Conservation and Sustainable Use of the Biosphere - WBGU

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Conservation and Sustainable Use of the Biosphere - WBGU

Biological-ecological basic research J 3.1

373

J 3.1.2

Population biology and population genetics

Alongside research in the area of taxonomy and systematics,

a second focus should be placed on population

biology. Processes that lead to the evolution,

genesis, maintenance and endangering of species

begin in individuals or populations (cf core programme

element 2 of Diversitas, 1998).

Therefore, deeper knowledge of population biology

and genetics is a basic prerequisite for understanding

the spatial and temporal dynamics of

ecosystems and their species composition.The different

populations of one species can also demonstrate

specific local adaptations to certain environmental

conditions which can be of great economic importance

for the development of resistances in crops.The

Council sees an urgent need for research in the following

areas:

• The genetic variability within and between populations

of endangered species – but also of wild

related species of crops – merits more study. Thus,

the potential consequences of genetic erosion for

the survival of species with small populations can

be made clearer.The impact of demographic, environment-related

and genetic chance occurrences,

as well as natural disasters on the population

dynamic is highly relevant in this context.

• The sources-sinks dynamic and genetic transfer

within and between populations should be studied

more closely with the approach of meta population

biology in the context of long-term projects.

That way a basis for the management of endangered

species would be established in the light of

increasing habitat fragmentation. In this context,

the MVP concept (Minimum Viable Population)

should be carried forward and tested on various

experimental model systems.

J 3.1.3

Functional ecology

The third focus of biological basic research the Council

recommends is support for functionally oriented

ecology and ecosystem research (cf core programme

element 1 of Diversitas). It is the precondition

amongst other things for responding to the following

core question: ‘Are there ecosystem thresholds of

diversity, above or below which abrupt changes in the

structure and functioning of ecosystems result and in

particular: are there minimum limits below which the

system collapses?’

Our understanding of the diverse interactions and

connections within ecosystems is extremely rudimentary,

but is the precondition for both evaluating

human interventions in the biosphere and for the

development of sustainable use systems. For the

implementation of many of the research recommendations

enumerated here, the fundamentals of taxonomy

and population biology are in turn required;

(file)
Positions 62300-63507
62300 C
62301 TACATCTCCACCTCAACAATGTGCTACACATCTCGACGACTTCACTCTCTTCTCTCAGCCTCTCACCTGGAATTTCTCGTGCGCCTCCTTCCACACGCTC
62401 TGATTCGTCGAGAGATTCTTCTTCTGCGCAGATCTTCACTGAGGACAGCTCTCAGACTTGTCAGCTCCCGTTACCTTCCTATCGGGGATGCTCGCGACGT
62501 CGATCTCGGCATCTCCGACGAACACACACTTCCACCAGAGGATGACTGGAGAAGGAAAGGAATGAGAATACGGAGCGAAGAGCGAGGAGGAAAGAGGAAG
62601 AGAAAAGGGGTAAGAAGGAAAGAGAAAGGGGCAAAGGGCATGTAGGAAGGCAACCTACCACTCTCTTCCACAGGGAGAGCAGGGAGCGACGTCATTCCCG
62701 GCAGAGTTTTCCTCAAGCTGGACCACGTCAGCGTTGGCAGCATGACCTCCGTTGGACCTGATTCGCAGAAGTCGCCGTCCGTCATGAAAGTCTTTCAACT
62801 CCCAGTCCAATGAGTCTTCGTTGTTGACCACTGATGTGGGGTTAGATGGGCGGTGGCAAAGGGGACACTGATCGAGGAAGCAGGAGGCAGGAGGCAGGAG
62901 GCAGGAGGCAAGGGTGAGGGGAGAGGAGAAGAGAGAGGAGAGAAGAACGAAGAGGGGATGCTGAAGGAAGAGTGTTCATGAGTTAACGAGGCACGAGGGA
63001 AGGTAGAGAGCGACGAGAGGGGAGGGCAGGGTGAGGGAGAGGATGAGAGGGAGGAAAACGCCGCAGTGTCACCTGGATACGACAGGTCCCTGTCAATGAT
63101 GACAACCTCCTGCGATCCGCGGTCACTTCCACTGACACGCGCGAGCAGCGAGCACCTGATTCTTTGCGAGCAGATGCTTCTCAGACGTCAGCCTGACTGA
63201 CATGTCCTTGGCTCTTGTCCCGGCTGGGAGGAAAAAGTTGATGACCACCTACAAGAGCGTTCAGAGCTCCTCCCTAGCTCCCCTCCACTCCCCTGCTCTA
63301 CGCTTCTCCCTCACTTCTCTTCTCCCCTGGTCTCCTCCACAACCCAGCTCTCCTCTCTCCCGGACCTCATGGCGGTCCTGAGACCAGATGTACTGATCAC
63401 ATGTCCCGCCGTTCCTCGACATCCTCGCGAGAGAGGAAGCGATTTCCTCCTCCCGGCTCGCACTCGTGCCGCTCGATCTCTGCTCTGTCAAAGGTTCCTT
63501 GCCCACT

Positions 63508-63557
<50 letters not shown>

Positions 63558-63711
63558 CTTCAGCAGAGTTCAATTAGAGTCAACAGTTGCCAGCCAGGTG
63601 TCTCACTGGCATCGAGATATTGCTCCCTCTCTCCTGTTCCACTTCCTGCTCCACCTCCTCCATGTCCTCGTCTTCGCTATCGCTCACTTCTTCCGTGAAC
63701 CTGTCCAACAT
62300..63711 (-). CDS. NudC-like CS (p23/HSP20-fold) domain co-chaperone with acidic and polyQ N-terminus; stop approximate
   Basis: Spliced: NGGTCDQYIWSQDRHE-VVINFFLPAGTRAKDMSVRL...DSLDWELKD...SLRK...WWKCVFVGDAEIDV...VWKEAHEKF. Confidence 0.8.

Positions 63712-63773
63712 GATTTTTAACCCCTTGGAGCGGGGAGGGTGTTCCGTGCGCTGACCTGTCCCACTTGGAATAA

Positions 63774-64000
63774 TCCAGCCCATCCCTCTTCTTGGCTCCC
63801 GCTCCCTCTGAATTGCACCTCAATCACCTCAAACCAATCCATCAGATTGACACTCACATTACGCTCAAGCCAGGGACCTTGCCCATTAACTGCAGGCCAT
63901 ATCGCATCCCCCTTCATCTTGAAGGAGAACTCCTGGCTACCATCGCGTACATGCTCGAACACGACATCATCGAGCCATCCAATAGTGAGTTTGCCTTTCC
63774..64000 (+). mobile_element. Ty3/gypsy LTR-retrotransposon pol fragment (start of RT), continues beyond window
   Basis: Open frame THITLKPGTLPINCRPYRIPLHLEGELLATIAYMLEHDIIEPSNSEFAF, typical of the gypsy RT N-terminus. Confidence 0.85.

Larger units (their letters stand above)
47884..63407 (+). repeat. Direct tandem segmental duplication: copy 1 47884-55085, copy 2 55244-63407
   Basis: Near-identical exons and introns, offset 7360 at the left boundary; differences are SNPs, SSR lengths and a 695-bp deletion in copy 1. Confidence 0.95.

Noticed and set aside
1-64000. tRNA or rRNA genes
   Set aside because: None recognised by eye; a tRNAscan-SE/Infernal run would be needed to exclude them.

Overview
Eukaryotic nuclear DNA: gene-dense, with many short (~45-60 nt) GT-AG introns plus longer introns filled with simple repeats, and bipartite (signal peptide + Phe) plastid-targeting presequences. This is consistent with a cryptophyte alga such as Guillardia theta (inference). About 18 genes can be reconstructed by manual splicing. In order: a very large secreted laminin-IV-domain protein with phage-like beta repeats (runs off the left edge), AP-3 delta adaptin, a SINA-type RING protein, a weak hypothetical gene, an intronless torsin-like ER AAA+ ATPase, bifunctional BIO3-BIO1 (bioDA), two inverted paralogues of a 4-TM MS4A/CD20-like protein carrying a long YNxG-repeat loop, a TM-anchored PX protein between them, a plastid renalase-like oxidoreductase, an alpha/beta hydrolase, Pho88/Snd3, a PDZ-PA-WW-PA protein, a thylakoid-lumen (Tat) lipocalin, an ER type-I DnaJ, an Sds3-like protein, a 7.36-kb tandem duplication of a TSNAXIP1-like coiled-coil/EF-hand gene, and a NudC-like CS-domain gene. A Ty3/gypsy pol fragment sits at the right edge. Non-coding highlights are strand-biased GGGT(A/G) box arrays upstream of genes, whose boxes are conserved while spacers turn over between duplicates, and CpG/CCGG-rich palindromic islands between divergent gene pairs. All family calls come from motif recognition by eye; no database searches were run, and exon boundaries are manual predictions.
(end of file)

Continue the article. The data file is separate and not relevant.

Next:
interdisciplinary approaches are therefore what will

lead to success.

• The biodiversity of an ecosystem is strongly determined

by site factors. A tighter approach to the

effects of the various site factors should be

recorded and combined to form an overall complex.

• The reciprocal relations between diversity, structure

and function of ecosystems call for intensive

research initiatives. Grassland, climatic chamber

and laboratory experiments are not sufficient for

that purpose. Experiments relating to the connection

between biodiversity and ecosystem

processes must also urgently be conducted in

other terrestrial, limnic and marine ecosystems

and on several levels (not just at species level). In

parallel, findings from experiments with model

ecosystems in the field should also be verified. In

this context the connections between biological

diversity and soil processes, herbivore activity and

pollination are of particular importance.

• Ecosystems seem in many cases to demonstrate a

higher diversity than is necessary for their functioning

under stable environmental conditions. If

this assumption is correct, then even extensive

interventions by mankind might prove insignificant

– however only if stable environmental conditions

can be guaranteed. This hypothesis is in

urgent need of clarification. The impact of

extreme climatic events (in simulated scenarios of

global climate change) and other anthropogenic

disturbances on the relationship between species

diversity and ecosystem processes and the stability

or resilience of ecosystems (Box D 2.4-2) must

therefore also be studied. In this way the ability to

indicate early on the potential consequences of

human interventions in the biosphere could be

enhanced and corresponding countermeasures

could be developed and taken.

• In this connection not just the question of the

influence of species diversity per se, but also the

influence of the respective species composition on

ecosystem processes need to be pursued. How are

two systems that have the same number of species

but a different composition of species types (eg

beech forest versus spruce forest) functionally different?

• The possibilities of identifying what are termed

keystone species (Section D 2.4) in ecosystems and

using them as indicators for the structure and

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